Weirdest Baseball Injuries Of All Time - Part 6

Posted by Noah Wright on

By: Daniel Wilkins

 

There can never be enough injuries in the world of baseball, it seems. While spring break is in full swing for many, let’s not forget that some are spending this year’s Easter or Passover on the IL for inexplicably obscure reasons. So today, for the sixth time, let’s dive in the rabbit hole of weird baseball injuries. Let’s begin:

Igneous rocks attack Cy Young winner (2019)

In 2018, Rays hurler Blake Snell was on a roll. He posted a 1.89 ERA, a 2.95 FIP, 11.01 K/9, and had a BAA of .176. However, Snell is proven to be human and not some sort of Superman when he broke his toe while moving a granite stand in the bathroom.

Wait, a what?

Yes, a granite stand. The last time that I had to think about granite was when I was watching HGTV or when I had to collect it in MineCraft. Snell reportedly did not know that the stand had three parts, and he was moving the large part of the stand when the pole fell on his toe. Luckily, he’s only expected to miss one start, and then he will return to the Rays’ rotation. But wow, a granite stand. Igneous rocks really must be dangerous. Just stick to sedimentary rocks.

Keep your anger to yourself (2007)

Milton Bradley was an interesting man.

Known for being a journeyman at best, Bradley was also often confused with the board game company, Milton Bradley, which created historically recognized games like The Game of Life, Monopoly, and Battleship. However, Bradley did not have a mild-mannered personality like the board game innovator. In fact, Milton is ranked twenty-eighth on Bleacher Report’s “50 Biggest Hotheads in MLB History”. Bradley should’ve been ranked higher, considering what happened during Bradley’s short tenure with the San Diego Padres in 2007.

Bradley went out to first base to squabble with the first base umpire about a bad call, and he got heated. He was ejected, but Bradley stayed out there in order to get his money’s worth. Padres manager Bud Black came out to restrain him, and that’s when Bradley slipped, fell, and tore his ACL. He missed the rest of the season, including the NL Wild Card match against the Rockies.

Strangely enough, Bradley would have a renaissance season in 2008, when he returned from injury. After signing a one-year contract with Texas, he would lead the AL in OBP (.436), OPS (.999),and OPS+ (162), along with career-highs in home runs (22), RBI (77), WAR (5.2), and RAR (51). These great stats sent Bradley en route to his first and only All-Star selection, and a 17th place finish in MVP voting.  

Mountain bikes are better anyway (2017)

Actually, that title is not my opinion, I have no consensus on that.

However, that statement might be important for pitcher Madison Bumgarner, who missed nearly two months when his dirt bike crashed in Denver when he was riding a rental bike with some relatives. Bumgarner says that he’s been riding dirt bikes for his whole life, and that he doesn’t crash often. When Bumgarner crashed, he bruised multiple ribs and sprained his pitching shoulder.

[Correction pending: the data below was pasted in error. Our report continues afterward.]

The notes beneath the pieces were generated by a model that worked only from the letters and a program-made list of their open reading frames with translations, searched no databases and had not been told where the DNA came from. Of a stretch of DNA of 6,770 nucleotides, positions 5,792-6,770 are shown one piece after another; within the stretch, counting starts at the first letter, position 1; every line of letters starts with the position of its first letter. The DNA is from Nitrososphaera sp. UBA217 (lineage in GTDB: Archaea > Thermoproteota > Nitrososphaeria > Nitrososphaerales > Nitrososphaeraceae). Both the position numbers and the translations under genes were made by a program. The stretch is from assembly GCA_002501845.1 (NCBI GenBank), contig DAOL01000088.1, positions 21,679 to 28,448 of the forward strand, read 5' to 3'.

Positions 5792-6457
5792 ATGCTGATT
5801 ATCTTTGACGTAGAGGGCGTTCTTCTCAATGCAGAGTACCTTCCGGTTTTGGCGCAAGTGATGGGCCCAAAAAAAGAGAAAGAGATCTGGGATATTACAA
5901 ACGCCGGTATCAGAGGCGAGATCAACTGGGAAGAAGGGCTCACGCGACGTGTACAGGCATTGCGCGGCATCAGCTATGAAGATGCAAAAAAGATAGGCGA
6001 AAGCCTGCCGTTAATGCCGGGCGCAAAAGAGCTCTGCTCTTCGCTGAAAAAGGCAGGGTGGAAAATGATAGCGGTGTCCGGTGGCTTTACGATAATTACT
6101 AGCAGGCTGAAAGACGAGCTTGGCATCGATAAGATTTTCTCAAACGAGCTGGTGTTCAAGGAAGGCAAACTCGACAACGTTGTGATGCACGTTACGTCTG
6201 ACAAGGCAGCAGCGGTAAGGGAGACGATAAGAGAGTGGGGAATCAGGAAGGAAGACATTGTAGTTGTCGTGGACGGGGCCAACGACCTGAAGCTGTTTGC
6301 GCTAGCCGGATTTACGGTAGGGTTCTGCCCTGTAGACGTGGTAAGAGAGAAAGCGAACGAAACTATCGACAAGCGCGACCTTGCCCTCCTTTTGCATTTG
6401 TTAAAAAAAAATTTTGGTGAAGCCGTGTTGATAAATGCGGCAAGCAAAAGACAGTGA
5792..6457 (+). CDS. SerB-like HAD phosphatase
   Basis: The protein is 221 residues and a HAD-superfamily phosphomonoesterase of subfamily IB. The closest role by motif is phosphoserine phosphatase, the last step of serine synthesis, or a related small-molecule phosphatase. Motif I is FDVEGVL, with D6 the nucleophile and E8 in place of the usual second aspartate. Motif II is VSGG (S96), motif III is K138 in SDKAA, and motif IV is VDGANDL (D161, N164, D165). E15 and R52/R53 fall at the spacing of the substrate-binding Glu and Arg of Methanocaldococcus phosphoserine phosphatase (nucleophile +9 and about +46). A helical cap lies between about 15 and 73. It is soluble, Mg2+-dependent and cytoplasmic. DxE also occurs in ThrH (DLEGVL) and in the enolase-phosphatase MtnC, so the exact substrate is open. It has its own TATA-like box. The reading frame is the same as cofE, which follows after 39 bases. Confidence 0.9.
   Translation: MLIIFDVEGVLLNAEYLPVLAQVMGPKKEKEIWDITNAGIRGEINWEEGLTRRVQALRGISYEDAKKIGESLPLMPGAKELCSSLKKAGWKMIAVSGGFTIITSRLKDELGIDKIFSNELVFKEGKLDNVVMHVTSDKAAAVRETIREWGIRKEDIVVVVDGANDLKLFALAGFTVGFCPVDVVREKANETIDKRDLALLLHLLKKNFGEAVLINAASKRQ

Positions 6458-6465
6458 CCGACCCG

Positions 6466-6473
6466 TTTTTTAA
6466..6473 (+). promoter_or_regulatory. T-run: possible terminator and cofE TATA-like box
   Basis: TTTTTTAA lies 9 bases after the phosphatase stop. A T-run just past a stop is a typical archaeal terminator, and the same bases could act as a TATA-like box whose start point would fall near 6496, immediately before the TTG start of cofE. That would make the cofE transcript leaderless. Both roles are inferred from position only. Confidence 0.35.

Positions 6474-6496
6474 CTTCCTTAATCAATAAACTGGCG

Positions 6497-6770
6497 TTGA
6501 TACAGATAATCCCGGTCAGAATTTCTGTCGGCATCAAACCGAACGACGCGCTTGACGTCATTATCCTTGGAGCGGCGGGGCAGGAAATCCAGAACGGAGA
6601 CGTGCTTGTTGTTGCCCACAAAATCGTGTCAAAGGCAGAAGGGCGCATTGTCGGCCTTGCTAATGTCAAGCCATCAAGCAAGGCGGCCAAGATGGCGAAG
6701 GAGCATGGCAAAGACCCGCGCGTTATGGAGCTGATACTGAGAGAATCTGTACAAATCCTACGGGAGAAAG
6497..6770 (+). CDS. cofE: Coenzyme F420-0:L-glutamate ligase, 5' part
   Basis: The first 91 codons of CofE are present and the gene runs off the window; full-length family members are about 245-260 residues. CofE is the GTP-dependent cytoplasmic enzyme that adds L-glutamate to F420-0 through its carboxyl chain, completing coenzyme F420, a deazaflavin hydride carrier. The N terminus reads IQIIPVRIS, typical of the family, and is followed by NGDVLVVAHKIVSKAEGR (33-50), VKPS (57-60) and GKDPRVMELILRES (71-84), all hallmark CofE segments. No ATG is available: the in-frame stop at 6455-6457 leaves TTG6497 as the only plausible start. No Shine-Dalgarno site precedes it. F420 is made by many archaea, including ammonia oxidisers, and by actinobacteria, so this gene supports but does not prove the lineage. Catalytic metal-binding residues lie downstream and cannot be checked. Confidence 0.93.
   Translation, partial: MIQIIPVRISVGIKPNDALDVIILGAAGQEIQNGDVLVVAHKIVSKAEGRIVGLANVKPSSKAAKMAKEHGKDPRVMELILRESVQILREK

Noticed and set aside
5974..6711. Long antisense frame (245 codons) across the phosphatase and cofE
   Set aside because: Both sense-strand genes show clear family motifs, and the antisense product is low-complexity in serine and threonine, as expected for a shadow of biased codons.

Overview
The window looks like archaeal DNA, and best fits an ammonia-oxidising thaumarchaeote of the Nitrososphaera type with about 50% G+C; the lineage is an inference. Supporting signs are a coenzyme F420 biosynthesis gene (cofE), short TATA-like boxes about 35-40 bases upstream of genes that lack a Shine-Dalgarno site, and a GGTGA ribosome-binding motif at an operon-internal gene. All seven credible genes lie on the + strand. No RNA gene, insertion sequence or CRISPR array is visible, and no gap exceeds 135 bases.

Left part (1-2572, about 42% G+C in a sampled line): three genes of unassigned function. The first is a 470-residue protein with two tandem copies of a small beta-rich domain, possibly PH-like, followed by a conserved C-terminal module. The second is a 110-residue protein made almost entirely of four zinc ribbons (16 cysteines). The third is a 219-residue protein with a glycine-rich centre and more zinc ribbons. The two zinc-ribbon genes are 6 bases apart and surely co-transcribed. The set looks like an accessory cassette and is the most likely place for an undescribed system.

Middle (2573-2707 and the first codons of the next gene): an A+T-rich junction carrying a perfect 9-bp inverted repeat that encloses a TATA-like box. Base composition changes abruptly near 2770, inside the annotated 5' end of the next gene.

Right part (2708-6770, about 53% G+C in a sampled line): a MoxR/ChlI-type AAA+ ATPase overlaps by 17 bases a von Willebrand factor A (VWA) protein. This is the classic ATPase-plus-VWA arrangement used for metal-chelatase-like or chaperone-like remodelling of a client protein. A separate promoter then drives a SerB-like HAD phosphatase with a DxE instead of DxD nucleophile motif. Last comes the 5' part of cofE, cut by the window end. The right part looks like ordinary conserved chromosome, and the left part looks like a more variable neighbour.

When he came back, he was still a good pitcher, but not as good as he would’ve been if he had pitched for the full season. He had the highest ERA (3.32) since 2012, and had the highest full-season FIP (3.95) in his career. His HR/9 level (1.4) was the highest in a full season, and his K/9 (8.2) was the lowest since 2010.

Ooh, he trippin’ (2002)

Former Giant player and short-tenured Nats manager Matt Williams had a decent career that shouldn’t go unnoticed. He was just shy of 1,900 hits, hit 378 homers, drove in 1218 runs, and had an OPS of .805. While it’s not HOF worthy, it’s definitely not something to scoff at. However, towards the tail end of his career, in 2002, Williams broke his leg while working out.

Reportedly, Williams broke his leg when he tripped over something during a workout. While we don’t know what it is that Williams tripped over, it couldn’t have been something small, since he did end up breaking his leg in the process. When he broke his leg, it was still Spring Training, and Williams was fighting for a spot at third base. Obviously, this took him out of contention for the spot, and current Brewers manager Craig Counsell took his spot at third for the ‘02 season. Williams still managed to play 60 games during that season after he recovered.

Williams retired at the end of the 2003 season after only playing 44 games with the D-Backs. Counsell would also start at third for that season.

Baseball player & repairman (unknown year between 1994-2003)

Not to be confused with Mark Davis, who won the Cy Young award, Mark Smith was a former Oriole, Pirate, Marlin, Expo, and Brewer outfielder who averaged a measly five dingers a season and 15-25 RBIs. The former first round pick also played for the Yakult Swallows in Japan in 1999, along with the Hanwha Eagles in South Korea, in 2005. While in Japan, Smith was teammates with Akinori Iwamura.

While it is not known when this occurred, Smith is undoubtedly known for the time that he broke his hand while trying to repair an air conditioning unit. He reportedly tried to stick his hand into the unit, and the A/C ended up winning. That must’ve hurt bad, and Smith was sidelined indefinitely.

Let’s look at the standings so far:

Mark Smith - 0.

A/C Unit - 1.

Despite this pure act of stupidity, Smith would turn the tables, and become a hero after his retirement when he saved a man from a burning vehicle.


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